Has Visa Become the Perfect Stock?

Every investor would love to stumble upon the perfect stock. But will you ever really find a stock that provides everything you could possibly want?

One thing's for sure: You'll never discover truly great investments unless you actively look for them. Let's discuss the ideal qualities of a perfect stock, then decide if Visa (NYS: V) fits the bill.

The quest for perfection
Stocks that look great based on one factor may prove horrible elsewhere, making due diligence a crucial part of your investing research. The best stocks excel in many different areas, including these important factors:

  • Growth. Expanding businesses show healthy revenue growth. While past growth is no guarantee that revenue will keep rising, it's certainly a better sign than a stagnant top line.

  • Margins. Higher sales mean nothing if a company can't produce profits from them. Strong margins ensure that company can turn revenue into profit.

  • Balance sheet. At debt-laden companies, banks and bondholders compete with shareholders for management's attention. Companies with strong balance sheets don't have to worry about the distraction of debt.

  • Money-making opportunities. Return on equity helps measure how well a company is finding opportunities to turn its resources into profitable business endeavors.

  • Valuation. You can't afford to pay too much for even the best companies. By using normalized figures, you can see how a stock's simple earnings multiple fits into a longer-term context.

  • Dividends. For tangible proof of profits, a check to shareholders every three months can't be beat. Companies with solid dividends and strong commitments to increasing payouts treat shareholders well.

With those factors in mind, let's take a closer look at Visa.


What We Want to See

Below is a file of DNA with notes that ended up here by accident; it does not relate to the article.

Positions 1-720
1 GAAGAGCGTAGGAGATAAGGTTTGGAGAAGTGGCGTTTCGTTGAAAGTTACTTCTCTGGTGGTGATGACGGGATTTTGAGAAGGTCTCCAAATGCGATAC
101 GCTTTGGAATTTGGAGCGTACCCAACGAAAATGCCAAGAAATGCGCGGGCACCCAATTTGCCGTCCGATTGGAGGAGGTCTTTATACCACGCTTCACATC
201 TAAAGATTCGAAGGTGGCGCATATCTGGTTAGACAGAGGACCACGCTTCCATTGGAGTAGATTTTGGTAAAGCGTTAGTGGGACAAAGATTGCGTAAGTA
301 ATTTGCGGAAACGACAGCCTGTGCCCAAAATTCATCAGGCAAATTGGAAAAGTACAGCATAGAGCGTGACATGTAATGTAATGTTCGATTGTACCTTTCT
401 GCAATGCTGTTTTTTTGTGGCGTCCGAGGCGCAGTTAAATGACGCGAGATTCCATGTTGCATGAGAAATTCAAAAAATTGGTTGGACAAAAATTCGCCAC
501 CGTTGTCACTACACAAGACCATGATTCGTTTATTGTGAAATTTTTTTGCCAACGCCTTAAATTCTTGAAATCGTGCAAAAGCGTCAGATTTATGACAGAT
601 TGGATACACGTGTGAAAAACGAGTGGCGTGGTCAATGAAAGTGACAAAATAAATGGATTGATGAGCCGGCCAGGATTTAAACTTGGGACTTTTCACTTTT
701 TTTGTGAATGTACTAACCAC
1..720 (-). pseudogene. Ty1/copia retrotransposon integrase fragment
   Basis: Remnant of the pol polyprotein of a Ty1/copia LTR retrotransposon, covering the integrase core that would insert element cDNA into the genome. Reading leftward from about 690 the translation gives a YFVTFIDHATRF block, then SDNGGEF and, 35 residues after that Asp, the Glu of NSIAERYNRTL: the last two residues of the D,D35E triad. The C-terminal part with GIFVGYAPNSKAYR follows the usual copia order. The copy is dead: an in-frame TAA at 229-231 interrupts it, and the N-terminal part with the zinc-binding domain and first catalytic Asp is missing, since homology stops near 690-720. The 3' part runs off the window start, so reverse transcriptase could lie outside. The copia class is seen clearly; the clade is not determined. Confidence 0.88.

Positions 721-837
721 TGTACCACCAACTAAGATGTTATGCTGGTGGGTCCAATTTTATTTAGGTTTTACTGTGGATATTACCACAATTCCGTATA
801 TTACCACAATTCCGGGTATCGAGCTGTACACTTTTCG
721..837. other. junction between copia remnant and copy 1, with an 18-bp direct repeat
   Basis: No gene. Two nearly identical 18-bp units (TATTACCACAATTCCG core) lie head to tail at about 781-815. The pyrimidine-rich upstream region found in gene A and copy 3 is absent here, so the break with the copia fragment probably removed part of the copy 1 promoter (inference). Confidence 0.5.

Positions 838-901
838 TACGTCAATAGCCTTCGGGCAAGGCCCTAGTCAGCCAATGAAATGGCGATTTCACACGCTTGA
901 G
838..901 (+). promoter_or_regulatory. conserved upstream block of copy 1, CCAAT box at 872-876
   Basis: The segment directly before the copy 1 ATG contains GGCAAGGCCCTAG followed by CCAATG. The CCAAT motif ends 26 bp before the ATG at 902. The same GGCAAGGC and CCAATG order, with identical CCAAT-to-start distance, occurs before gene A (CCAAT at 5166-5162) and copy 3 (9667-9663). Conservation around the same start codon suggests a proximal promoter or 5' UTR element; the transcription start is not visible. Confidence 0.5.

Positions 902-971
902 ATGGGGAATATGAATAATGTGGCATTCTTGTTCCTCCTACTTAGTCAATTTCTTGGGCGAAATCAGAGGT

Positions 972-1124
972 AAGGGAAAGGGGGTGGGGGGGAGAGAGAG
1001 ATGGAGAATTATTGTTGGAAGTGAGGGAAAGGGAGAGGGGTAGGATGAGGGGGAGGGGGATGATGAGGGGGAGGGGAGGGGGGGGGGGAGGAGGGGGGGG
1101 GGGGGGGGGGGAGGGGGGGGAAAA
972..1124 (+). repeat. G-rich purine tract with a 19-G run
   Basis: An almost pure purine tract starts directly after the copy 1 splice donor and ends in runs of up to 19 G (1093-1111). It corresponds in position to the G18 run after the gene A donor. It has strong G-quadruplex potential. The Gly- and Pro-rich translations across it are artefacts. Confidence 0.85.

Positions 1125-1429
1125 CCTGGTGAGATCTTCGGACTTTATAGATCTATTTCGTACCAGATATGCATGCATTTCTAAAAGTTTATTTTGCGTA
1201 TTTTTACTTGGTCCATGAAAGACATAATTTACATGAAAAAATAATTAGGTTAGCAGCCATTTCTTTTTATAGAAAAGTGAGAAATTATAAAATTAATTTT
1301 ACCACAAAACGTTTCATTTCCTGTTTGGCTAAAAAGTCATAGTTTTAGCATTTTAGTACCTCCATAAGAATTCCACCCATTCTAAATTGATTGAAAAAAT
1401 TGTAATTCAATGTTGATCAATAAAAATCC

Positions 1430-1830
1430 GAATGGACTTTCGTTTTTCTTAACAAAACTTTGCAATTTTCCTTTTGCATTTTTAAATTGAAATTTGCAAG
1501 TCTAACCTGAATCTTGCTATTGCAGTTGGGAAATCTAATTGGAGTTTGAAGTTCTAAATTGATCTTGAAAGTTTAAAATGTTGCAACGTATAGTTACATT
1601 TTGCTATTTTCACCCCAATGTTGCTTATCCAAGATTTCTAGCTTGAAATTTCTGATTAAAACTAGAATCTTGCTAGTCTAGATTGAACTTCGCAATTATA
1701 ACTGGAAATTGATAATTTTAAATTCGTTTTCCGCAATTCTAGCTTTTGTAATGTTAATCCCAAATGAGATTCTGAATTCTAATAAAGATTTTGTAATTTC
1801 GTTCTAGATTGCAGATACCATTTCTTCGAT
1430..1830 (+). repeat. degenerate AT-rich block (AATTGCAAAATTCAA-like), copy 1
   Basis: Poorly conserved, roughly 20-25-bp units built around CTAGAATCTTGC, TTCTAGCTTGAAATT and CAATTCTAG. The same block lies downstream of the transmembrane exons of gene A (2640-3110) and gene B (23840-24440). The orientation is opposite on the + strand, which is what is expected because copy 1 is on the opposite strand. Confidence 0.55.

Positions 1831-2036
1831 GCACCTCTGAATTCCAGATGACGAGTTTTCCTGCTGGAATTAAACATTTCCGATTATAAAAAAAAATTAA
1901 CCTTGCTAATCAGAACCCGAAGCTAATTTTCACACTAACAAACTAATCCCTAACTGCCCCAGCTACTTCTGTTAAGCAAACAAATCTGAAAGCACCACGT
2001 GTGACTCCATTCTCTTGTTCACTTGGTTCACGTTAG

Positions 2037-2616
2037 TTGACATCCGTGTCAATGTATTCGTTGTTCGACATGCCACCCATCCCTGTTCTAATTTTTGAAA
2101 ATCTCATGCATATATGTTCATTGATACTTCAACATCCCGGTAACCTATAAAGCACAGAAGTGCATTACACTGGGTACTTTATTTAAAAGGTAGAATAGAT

Pass or Fail?


5-Year Annual Revenue Growth > 15%



1-Year Revenue Growth > 12%




Gross Margin > 35%



Net Margin > 15%



Balance Sheet

Debt to Equity < 50%



Current Ratio > 1.3




Return on Equity > 15%




Normalized P/E < 20




Current Yield > 2%



5-Year Dividend Growth > 10%



Total Score

8 out of 10

Source: Capital IQ, a division of Standard & Poor's. Total score = number of passes.

When we looked at Visa last year, it only managed to rack up six points, so we've seen a big improvement from the company's 2010 showing. A cheaper valuation and a continuing rise in the company's dividend have helped the credit card giant get closer to perfection.

Visa is the undisputed leader in the credit card business. With more cards than MasterCard (NYS: MA) , American Express (NYS: AXP) , and Discover Financial (NYS: DFS) combined, Visa covers the globe and dealt with more than $3.3 trillion in payments during 2010.

But Visa continues to face threats from several directions. Caps on debit-card fees could threaten their growth, especially as banks like Bank of America (NYS: BAC) have already instituted separate monthly charges for those who use their debit cards.

The bigger concern is the growing battle to create an electronic wallet. Google (NAS: GOOG) initially partnered with MasterCard on its pay-by-smartphone service but ended up working with all the major card networks. But with rival networks as well as eBay's (NAS: EBAY) PayPal all fighting for supremacy in the area, Visa will have to act strongly to defend its turf.

For now, though, Visa has everything it needs to succeed. With strong sales growth, a clean balance sheet, and improving returns on equity, all investors would need is a higher dividend to judge Visa a perfect stock.

Keep searching
No stock is a sure thing, but some stocks are a lot closer to perfect than others. By looking for the perfect stock, you'll go a long way toward improving your investing prowess and learning how to separate out the best investments from the rest.

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Finding the perfect stock is only one piece of a successful investment strategy. Get the big picture by taking a look at our 13 Steps to Investing Foolishly.

At the time thisarticle was published Fool contributor Dan Caplinger doesn't own shares of the companies mentioned. The Motley Fool owns shares of Bank of America, MasterCard, and Google. Motley Fool newsletter services have recommended buying shares of eBay, Visa, and Google, as well as writing a covered strangle position in American Express. We Fools may not all hold the same opinions, but we all believe that considering a diverse range of insights makes us better investors. The Fool has a disclosure policy.

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